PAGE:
Pima County Courthouse
Roy W. Place, one of Tucson’s most distinguished architects, designed Pima County's third courthouse in 1928. Built around three sides of a patio, with a covered arcade enclosing the fourth side, it is a two-story stuccoed brick structure built in the Spanish Colonial Revival style. It features an elaborately carved facade and a large dome adorned with brilliant ceramic tiles. This courthouse is listed in the National Register of Historic Places. The building was vacated by Fall of 2016. The Pima County Supervisors will have the final say on how the courthouse will be utilized. Plans tentatively include a visitors' center and museum. The County is in discussions with the University of Arizona and the Tucson Museum of Art to house exhibits. There will be a new café, and a memorial to the victims of the 2011 Tucson Shooting that seriously wounded then-U.S. Representative Gabrielle Giffords. Regardless of who moves into the building, it is expected to look pretty much the way it does now. There are no plans for renovations other than updating the interior space to accommodate new tenants.
Backstory and Context
The 32-foot-wide tile-clad dome towers 100 feet at the tip of the cupola, which includes a copper lantern. Several other copper light fixtures hang from the open-air hallways running around the ground floor courtyard. The building – which cost roughly $300,000 and was paid for with county bonds – replaced an older courthouse, which was demolished after the “new” one was finished in December 1929. Since then, it has housed a variety of county offices.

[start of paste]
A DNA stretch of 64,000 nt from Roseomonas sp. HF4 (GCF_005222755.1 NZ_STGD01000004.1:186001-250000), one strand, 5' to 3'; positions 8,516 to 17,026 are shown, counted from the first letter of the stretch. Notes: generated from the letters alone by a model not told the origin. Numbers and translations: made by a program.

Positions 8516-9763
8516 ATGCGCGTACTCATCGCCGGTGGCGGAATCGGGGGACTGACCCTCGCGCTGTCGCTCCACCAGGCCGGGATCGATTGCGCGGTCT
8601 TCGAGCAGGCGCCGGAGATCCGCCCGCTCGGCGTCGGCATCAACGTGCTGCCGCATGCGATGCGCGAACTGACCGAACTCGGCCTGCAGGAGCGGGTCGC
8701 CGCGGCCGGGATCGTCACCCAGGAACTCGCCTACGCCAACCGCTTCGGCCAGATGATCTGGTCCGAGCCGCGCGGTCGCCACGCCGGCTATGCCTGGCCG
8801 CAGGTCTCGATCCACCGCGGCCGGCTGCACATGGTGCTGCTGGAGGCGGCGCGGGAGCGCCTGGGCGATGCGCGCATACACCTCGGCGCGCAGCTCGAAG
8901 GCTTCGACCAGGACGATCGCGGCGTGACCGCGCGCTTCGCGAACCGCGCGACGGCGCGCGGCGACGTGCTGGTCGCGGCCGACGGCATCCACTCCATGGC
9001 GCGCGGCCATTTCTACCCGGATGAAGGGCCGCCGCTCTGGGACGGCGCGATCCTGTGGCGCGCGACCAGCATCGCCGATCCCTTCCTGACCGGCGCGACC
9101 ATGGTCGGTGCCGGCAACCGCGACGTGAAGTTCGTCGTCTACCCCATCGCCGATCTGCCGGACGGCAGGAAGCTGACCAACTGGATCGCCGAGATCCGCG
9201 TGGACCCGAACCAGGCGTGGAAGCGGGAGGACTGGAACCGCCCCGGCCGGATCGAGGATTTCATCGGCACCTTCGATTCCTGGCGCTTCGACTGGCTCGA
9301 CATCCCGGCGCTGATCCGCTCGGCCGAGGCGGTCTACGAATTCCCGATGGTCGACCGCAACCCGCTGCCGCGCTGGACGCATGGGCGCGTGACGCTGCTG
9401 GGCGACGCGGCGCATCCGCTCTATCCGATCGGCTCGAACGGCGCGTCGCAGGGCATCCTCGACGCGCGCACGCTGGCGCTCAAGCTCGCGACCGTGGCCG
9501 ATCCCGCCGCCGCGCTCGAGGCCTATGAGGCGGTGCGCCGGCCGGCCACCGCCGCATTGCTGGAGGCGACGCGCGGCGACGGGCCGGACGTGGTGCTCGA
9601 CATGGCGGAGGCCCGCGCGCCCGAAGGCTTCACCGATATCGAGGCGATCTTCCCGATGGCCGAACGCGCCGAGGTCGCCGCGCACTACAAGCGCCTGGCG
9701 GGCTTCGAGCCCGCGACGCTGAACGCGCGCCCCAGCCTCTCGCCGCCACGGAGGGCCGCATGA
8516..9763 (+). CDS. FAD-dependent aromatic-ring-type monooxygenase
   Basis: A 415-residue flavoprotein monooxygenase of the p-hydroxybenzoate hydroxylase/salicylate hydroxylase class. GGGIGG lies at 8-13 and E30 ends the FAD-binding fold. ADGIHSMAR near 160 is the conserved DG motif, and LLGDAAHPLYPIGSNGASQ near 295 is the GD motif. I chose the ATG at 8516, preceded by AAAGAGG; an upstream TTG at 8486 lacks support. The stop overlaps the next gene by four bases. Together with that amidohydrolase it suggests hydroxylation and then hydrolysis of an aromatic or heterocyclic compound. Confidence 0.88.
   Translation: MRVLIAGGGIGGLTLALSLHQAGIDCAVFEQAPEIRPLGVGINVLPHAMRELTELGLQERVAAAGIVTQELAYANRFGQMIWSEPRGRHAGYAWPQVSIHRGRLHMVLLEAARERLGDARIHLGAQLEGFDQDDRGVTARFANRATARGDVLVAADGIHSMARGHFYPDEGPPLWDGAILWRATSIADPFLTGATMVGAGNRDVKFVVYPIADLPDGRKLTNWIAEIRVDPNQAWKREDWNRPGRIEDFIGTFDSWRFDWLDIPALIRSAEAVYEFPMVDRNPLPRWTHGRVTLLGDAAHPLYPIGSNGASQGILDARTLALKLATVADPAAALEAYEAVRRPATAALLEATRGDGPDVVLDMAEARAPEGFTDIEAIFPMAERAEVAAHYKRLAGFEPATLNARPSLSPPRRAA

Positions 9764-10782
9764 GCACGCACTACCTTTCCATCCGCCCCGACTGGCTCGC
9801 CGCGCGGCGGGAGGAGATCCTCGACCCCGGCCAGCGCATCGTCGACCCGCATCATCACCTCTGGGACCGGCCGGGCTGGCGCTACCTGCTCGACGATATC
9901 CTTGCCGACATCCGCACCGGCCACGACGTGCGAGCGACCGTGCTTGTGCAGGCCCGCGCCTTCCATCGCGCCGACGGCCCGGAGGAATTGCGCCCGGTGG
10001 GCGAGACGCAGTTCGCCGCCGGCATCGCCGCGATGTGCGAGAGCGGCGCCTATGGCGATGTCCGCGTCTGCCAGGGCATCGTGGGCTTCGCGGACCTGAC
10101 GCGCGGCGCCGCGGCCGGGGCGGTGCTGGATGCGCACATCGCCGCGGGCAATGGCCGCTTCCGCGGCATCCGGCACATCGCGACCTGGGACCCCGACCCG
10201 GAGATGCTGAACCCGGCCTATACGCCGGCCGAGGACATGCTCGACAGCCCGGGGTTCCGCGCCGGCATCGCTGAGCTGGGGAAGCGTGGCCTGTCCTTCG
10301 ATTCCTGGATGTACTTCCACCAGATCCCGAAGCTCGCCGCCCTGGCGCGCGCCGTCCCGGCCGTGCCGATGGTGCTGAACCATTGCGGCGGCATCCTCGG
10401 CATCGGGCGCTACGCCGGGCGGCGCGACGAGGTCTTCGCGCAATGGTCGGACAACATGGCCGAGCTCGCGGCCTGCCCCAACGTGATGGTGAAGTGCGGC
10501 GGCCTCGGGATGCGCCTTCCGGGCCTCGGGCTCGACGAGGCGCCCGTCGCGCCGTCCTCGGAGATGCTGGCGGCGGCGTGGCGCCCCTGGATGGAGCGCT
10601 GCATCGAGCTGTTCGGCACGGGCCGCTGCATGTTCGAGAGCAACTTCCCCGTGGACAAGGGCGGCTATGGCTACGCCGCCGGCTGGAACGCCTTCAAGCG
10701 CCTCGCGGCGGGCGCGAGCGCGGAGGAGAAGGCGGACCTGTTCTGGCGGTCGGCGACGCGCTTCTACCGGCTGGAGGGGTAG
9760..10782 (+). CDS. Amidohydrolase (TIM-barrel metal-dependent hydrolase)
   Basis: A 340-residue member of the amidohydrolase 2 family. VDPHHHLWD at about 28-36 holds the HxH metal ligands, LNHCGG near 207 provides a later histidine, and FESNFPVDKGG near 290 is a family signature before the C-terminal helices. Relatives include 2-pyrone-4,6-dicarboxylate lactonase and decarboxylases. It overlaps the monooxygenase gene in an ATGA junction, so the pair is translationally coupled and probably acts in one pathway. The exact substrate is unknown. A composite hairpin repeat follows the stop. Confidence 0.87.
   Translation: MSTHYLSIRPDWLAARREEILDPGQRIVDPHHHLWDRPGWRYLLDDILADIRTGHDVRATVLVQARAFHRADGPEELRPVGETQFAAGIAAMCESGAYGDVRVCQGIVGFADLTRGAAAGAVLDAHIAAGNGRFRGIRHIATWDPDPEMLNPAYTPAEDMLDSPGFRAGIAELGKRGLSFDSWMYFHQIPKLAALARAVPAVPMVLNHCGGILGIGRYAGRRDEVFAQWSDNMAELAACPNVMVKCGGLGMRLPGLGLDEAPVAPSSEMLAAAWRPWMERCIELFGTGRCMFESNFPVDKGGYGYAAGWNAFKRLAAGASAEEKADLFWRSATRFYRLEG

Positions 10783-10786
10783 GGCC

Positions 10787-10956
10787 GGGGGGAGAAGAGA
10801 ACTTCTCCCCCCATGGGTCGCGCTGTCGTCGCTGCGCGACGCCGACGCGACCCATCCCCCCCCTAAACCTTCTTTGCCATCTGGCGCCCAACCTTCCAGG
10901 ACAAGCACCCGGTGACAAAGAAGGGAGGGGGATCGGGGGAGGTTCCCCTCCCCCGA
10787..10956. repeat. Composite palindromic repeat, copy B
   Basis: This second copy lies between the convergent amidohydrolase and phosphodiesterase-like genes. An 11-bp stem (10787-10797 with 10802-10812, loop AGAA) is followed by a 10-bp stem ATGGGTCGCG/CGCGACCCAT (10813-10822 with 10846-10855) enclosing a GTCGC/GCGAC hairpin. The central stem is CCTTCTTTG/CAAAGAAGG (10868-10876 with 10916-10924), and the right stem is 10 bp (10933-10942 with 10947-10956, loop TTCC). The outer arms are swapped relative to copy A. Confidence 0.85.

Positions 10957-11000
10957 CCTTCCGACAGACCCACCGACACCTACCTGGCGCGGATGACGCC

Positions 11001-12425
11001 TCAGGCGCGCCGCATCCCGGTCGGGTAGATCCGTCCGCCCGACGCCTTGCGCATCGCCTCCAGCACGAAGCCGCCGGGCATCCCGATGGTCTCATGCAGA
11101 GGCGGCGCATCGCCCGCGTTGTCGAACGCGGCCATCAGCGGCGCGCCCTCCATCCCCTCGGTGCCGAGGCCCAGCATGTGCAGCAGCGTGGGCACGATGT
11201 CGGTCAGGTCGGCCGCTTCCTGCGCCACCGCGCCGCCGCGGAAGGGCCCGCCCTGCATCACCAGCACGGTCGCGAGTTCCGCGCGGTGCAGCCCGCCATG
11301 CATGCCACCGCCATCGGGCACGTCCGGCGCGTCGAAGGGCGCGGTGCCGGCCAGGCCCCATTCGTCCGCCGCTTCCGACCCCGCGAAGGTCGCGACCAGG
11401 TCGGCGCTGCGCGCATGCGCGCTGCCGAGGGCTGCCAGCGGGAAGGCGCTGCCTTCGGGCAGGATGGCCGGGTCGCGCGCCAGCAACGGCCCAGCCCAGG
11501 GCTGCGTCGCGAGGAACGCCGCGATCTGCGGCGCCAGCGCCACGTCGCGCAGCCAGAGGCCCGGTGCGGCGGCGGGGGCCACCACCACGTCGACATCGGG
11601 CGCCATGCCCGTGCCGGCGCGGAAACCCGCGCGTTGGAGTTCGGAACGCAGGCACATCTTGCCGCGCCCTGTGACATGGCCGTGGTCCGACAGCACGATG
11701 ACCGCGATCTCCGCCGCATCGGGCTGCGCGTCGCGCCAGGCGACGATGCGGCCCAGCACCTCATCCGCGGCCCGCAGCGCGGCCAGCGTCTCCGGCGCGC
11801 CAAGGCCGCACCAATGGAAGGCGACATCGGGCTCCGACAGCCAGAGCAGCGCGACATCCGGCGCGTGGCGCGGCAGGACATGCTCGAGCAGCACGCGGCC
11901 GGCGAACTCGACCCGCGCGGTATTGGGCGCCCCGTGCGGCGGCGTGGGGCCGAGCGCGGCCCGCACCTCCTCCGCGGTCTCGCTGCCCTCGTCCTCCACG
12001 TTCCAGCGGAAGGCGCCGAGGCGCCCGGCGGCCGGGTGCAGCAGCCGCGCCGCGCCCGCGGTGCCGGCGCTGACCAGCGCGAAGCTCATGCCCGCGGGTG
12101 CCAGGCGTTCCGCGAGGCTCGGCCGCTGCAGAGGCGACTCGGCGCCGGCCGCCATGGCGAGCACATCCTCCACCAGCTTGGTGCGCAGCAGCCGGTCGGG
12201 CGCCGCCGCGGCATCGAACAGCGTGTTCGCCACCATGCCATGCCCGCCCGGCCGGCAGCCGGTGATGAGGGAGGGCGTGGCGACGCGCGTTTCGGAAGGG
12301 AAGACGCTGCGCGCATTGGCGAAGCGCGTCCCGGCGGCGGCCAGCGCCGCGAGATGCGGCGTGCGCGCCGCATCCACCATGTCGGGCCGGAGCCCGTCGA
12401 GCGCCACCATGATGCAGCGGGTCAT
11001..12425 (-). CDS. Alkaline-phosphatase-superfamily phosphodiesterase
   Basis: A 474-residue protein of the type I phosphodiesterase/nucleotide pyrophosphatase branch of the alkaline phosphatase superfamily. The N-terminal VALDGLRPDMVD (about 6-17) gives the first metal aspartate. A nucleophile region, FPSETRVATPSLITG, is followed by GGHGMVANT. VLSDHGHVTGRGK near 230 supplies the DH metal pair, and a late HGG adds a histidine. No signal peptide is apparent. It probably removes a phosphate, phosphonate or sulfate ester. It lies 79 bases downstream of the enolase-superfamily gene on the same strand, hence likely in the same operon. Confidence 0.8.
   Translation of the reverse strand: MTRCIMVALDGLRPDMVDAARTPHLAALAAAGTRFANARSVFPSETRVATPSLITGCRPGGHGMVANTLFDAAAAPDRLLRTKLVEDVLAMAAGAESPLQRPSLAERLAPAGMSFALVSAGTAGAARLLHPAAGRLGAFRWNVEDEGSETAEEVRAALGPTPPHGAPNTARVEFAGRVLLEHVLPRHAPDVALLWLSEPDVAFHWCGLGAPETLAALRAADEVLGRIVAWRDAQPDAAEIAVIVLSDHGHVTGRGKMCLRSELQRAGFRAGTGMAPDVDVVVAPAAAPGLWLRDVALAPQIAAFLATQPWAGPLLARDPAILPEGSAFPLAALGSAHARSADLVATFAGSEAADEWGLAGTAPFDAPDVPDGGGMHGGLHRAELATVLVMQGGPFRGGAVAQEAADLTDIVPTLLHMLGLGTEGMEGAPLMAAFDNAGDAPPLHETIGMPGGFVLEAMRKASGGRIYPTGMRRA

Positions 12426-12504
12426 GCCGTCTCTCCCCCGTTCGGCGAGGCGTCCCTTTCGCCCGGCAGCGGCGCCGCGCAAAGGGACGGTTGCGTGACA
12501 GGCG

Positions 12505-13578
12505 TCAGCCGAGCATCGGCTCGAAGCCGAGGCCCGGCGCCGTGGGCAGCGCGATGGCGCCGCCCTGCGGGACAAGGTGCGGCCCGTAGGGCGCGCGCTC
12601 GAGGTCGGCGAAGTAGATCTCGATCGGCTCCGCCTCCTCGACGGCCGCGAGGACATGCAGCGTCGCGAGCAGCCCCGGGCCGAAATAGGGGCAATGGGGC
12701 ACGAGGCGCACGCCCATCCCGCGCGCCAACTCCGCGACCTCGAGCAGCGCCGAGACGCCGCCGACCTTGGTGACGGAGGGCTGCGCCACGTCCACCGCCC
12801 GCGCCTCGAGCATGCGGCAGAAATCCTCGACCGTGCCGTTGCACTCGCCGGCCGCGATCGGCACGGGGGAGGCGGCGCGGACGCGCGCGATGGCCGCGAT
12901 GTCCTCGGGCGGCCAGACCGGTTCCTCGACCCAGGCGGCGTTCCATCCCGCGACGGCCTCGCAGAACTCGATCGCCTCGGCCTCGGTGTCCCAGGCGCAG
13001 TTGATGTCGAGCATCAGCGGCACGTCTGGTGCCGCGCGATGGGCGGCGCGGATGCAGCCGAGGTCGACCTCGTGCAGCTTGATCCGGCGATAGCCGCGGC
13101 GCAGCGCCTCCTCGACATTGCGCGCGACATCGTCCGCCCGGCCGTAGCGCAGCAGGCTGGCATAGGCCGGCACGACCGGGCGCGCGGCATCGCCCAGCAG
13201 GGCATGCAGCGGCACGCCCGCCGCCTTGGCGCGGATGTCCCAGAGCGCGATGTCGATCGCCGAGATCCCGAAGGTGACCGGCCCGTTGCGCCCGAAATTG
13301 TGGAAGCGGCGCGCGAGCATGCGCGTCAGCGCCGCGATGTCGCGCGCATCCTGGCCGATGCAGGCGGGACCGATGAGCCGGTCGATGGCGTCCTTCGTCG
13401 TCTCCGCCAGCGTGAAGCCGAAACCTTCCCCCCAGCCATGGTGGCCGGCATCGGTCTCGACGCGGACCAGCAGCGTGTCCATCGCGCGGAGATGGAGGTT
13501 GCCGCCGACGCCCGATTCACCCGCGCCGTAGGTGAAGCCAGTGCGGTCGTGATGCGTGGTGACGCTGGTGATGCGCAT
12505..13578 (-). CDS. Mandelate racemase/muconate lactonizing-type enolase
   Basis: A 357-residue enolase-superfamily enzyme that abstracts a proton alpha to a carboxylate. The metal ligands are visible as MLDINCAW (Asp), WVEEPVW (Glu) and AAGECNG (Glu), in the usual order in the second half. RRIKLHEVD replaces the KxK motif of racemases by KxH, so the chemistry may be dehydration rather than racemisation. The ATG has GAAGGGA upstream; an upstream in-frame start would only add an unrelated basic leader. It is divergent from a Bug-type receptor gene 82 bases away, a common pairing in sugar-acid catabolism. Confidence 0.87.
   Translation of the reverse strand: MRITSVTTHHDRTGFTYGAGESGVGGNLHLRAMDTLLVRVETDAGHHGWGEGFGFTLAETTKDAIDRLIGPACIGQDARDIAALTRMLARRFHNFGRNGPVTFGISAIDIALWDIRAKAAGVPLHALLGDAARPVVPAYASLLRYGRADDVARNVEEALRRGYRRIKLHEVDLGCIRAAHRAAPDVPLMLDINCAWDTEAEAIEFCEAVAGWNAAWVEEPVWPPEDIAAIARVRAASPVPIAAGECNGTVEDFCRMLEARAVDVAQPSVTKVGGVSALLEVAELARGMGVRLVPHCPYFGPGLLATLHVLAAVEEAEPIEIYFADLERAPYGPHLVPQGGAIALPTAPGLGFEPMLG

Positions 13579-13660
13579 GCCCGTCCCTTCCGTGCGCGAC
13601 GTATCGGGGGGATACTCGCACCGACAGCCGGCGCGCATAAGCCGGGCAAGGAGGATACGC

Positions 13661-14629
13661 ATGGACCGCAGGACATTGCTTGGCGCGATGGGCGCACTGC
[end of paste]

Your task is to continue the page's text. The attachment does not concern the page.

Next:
The building previously housed the Pima County Superior Court (1930-1977) and later, the Pima County Consolidated Justice Court (1977-2015), which handled lower-level state criminal matters and small claims cases.
When ground was excavated for this building, the southwest corner and part of the wall of the original Tucson Presidio was discovered. A section of the wall is on display on the second floor of the building. A stone marker in the courtyard also gives the location of the ancient Presidio.
History of previous Pima County Courthouses
Arizona became a Territory of the United States in 1863 and over the next several months counties were organized. Tucson, the seat of Pima County, became the capital of the Arizona Territory in 1867 and remained so for ten years. From 1866 to 1868, Pima County business was conducted in some buildings rented from Solomon Warner. Increased population and activity made it clear that Pima County needed a permanent courthouse.
In 1880, the Southern Pacific Railroad came to Tucson. It had a significant impact on population growth and business in the community. As a result, a larger courthouse was needed and additional land was purchased from stable owner and Sheriff Robert Leatherwood. On this site a second, larger courthouse was built in 1881.
County Commissioners W.W. Williams, James Toole, and William S. Oury contracted with John Harlow to build the new courthouse located at the corner of Church and Pennington Streets. The courthouse was a Victorian style, two-story brick structure with a grey stone foundation. The cruciform building had two side wings topped by gable attics and a tower with a cupola surmounting the center. Called "the pride and joy of the Territory," this courthouse was used through the rest of the Territorial era. Arizona became a state February 14, 1912. The courthouse was demolished in 1927 when it no longer met the needs of the community.(3)